Muddy Bottom Blues
Program #105 (May 26 at 8:00 p.m.)
Guitarist, singer, songwriter, and native New Yorker Dave Van Ronk inspired, aided, and promoted the careers of numerous singer/songwriters who came up in the blues tradition. Most notable of the many musicians he helped over the years was Bob Dylan, whom Van Ronk got to know shortly after Dylan moved to New York in 1961 to pursue a life as a folk/blues singer.
Van Ronk's recorded output was healthy, but he was never as prolific a songwriter as some of his friends from that era, like Dylan or Tom Paxton. Instead, Van Ronk's genius was derived from his flawless execution and rearranging of classic acoustic blues tunes.
Born June 30, 1936, in Brooklyn and raised there, Van Ronk never completed high school, and left home for Greenwich Village, a few miles away, in his late teens. He took his inspiration from blues and folk singer Odetta, who encouraged the then merchant seaman to play the classic jazz music that he was so keenly interested in.
Often regarded as the grand uncle of the Greenwich Village coffeehouse scene, the self-effacing Van Ronk, an engaging intellectual and voracious reader, would have been the first to tell you that there were others, like Odetta, who were around the Village before him.
As the blues and folk boom bloomed into the '60s, Van Ronk became part of an inner circle of musicians who lived in the Village, including then up-and-coming performers like Dylan, Paxton, Phil Ochs, Ramblin' Jack Elliot, and Joni Mitchell. An expert fingerpicker, Van Ronk was influenced as a vocalist by Bing Crosby and Louis Armstrong.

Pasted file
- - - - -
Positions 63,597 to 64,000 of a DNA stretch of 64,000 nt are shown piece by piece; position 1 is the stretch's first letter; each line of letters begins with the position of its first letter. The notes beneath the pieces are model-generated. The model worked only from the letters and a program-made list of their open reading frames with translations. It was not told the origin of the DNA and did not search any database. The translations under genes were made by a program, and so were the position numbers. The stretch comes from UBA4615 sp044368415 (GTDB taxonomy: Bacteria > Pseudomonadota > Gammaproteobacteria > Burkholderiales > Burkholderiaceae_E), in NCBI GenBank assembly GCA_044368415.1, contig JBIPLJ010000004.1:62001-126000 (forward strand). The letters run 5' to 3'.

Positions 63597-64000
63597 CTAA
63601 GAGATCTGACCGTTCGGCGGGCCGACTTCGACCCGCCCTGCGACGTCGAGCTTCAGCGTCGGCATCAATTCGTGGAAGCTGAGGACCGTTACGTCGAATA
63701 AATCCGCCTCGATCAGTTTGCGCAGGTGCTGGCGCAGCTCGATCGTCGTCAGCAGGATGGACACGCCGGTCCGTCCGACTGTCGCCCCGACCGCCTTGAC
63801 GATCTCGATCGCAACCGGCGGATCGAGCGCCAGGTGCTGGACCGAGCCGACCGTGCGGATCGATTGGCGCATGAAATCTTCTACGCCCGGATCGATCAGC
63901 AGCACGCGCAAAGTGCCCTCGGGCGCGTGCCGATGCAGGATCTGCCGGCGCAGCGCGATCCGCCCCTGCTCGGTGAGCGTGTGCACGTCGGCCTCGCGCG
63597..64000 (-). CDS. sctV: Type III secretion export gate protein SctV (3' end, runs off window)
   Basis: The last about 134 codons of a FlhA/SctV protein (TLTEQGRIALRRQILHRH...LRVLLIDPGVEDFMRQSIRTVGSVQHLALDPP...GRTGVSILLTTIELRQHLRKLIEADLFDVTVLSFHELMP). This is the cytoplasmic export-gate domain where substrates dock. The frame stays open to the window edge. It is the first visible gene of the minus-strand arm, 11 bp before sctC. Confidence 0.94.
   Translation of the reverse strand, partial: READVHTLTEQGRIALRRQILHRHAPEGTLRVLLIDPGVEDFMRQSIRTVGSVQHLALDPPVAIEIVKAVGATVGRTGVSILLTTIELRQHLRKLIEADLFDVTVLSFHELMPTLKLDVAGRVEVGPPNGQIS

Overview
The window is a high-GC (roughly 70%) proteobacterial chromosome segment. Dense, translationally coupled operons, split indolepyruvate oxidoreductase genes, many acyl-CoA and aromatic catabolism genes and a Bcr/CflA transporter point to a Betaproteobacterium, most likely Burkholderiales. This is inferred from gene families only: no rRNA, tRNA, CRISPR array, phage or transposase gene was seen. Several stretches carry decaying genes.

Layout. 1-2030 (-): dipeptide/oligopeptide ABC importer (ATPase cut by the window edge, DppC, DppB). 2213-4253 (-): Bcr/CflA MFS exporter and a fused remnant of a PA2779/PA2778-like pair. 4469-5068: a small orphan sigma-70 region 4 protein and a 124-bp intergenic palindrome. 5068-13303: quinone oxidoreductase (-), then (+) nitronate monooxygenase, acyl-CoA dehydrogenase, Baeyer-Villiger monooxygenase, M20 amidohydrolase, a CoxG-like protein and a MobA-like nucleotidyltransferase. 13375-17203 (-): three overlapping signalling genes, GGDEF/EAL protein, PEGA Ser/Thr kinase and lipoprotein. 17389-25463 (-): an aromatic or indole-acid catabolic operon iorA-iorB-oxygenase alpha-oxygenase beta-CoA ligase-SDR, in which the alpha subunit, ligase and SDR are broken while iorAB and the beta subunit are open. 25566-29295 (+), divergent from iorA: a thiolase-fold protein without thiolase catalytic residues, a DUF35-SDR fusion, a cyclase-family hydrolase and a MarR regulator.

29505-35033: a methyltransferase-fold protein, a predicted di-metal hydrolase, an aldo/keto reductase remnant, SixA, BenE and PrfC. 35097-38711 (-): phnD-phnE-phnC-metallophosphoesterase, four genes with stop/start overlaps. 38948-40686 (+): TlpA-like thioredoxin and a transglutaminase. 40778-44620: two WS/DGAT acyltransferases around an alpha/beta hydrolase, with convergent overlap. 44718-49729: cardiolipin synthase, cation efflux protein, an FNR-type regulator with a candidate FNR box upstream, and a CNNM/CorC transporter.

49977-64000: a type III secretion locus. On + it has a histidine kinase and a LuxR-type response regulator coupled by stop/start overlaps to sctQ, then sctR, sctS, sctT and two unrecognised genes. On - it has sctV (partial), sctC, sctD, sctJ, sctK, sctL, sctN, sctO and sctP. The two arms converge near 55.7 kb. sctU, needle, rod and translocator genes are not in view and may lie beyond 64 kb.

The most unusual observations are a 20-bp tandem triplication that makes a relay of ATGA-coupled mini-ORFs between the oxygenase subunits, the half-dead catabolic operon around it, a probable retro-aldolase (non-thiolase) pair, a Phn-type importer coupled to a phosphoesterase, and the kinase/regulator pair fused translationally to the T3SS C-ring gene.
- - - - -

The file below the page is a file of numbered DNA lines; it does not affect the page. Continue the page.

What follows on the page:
Van Ronk's recording career began in 1959 with Sings Ballads, Blues & a Spiritual on Moses Asch's Folkways label. His reputation wasn't solid, however, until he began recording for the Prestige label in the first half of the '60s. These recordings allowed him to tour throughout the U.S. and perform at major folk festivals like Newport.
Although he had a short-lived folk rock band called the Hudson Dusters in the mid-'60s, the bulk of Van Ronk's recordings were solo acoustic affairs. Van Ronk's various recordings serve different purposes; to check out Van Ronk the songwriter, pick up Going Back to Brooklyn (Gazell Productions, 1985), which was his first all-original album, containing only his own songs; for students of Van Ronk's complex guitar technique, pick up Dave Van Ronk, a compact disc reissue of two earlier Prestige albums, Dave Van Ronk, Folksinger and Inside Dave Van Ronk. Another compilation, The Folkways Years (1959-1961), is available from Smithsonian Folkways.
His 1967 album for Verve Forecast, Dave Van Ronk and the Hudson Dusters, is worthy of reissue on compact disc for its sound quality and for the statements it makes about American society in the '60s.
Van Ronk continued to record throughout the '90s and beyond, with the Alcazar Records label releasing From...Another Time and Place in 1995 and Justin Time issuing Sweet and Lowdown in 2001. He died unexpectedly while undergoing post-operative treatment for colon cancer on February 10, 2002.
A CD of his last concert, from October 2001 in Takoma Park, Maryland, was released by Smithsonian Folkways in 2004 as ...And the Tin Pan Bended and the Story Ended.
(story provided by Allmusic)